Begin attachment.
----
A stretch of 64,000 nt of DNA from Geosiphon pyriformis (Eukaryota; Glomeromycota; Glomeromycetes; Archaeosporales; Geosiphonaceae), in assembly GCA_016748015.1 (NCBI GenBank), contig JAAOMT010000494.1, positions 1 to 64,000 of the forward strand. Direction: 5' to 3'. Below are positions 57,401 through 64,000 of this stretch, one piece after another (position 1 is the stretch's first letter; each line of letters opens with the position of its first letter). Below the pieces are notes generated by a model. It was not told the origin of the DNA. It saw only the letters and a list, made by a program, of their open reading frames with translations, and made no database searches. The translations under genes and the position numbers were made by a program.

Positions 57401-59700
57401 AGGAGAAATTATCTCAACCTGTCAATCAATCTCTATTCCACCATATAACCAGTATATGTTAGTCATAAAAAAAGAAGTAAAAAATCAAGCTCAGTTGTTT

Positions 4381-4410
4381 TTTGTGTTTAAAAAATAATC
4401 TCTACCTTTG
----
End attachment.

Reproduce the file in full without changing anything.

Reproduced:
A stretch of 64,000 nt of DNA from Geosiphon pyriformis (Eukaryota; Glomeromycota; Glomeromycetes; Archaeosporales; Geosiphonaceae), in assembly GCA_016748015.1 (NCBI GenBank), contig JAAOMT010000494.1, positions 1 to 64,000 of the forward strand. Direction: 5' to 3'. Below are positions 57,401 through 64,000 of this stretch, one piece after another (position 1 is the stretch's first letter; each line of letters opens with the position of its first letter). Below the pieces are notes generated by a model. It was not told the origin of the DNA. It saw only the letters and a list, made by a program, of their open reading frames with translations, and made no database searches. The translations under genes and the position numbers were made by a program.

Positions 57401-59700
57401 AGGAGAAATTATCTCAACCTGTCAATCAATCTCTATTCCACCATATAACCAGTATATGTTAGTCATAAAAAAAGAAGTAAAAAATCAAGCTCAGTTGTTT

Positions 4381-4410
4381 TTTGTGTTTAAAAAATAATC
4401 TCTACCTTTG